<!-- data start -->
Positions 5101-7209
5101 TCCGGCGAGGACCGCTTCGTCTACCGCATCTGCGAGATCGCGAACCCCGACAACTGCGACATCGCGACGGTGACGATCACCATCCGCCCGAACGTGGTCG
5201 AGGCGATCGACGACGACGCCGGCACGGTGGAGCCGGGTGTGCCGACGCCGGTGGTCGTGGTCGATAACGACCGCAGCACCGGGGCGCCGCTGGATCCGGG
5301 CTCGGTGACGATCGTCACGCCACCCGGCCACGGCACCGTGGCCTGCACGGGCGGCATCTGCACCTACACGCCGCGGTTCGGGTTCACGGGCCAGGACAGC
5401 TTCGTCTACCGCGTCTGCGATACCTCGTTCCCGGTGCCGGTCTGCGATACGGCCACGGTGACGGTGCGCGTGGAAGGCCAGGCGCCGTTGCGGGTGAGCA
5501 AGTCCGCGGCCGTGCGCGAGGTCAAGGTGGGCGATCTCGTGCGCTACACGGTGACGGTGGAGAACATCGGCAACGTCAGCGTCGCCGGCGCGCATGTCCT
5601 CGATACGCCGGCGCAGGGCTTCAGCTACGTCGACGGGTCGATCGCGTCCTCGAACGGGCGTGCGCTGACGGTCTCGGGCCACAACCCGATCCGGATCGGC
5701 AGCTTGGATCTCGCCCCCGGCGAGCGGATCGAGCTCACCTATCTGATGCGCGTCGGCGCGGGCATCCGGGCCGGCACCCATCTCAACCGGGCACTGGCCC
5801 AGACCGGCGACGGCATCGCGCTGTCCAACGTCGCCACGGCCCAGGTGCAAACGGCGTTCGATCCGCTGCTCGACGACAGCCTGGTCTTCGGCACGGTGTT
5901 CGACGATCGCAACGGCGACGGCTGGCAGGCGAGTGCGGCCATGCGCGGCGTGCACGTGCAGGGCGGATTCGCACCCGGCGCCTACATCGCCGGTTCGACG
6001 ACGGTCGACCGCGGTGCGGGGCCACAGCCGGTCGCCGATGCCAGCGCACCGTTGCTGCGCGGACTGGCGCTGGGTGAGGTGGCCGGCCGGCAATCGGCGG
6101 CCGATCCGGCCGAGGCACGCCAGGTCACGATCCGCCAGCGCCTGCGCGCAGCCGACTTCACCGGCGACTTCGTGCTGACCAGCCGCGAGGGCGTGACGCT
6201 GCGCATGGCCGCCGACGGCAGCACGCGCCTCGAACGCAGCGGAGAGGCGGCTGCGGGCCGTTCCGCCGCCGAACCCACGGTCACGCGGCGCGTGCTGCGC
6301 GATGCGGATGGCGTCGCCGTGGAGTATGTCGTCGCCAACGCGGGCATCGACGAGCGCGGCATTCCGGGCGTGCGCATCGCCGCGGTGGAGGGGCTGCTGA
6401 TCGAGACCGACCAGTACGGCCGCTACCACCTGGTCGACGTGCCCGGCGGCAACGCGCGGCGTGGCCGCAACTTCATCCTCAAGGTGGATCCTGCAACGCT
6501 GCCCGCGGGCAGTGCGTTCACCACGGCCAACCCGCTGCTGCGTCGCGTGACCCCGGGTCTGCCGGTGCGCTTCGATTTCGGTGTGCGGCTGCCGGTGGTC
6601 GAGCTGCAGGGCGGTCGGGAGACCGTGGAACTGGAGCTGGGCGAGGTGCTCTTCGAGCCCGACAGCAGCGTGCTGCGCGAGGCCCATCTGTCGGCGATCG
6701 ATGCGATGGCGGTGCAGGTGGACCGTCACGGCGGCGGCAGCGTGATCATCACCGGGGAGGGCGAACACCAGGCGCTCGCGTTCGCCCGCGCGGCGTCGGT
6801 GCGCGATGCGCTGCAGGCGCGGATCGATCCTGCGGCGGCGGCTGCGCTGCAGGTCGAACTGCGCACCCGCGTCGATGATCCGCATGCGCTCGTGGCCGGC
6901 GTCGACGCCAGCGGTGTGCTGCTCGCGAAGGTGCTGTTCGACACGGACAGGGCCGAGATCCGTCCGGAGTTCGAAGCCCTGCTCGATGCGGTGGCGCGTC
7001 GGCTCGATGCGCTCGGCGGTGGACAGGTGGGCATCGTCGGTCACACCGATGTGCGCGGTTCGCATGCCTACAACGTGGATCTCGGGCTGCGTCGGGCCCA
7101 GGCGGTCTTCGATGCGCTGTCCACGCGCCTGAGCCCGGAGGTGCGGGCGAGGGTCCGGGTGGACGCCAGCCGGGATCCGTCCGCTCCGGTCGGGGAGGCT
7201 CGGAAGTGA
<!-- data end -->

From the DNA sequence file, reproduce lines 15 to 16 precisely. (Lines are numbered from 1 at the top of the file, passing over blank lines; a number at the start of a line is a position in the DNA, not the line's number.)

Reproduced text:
6401 TCGAGACCGACCAGTACGGCCGCTACCACCTGGTCGACGTGCCCGGCGGCAACGCGCGGCGTGGCCGCAACTTCATCCTCAAGGTGGATCCTGCAACGCT
6501 GCCCGCGGGCAGTGCGTTCACCACGGCCAACCCGCTGCTGCGTCGCGTGACCCCGGGTCTGCCGGTGCGCTTCGATTTCGGTGTGCGGCTGCCGGTGGTC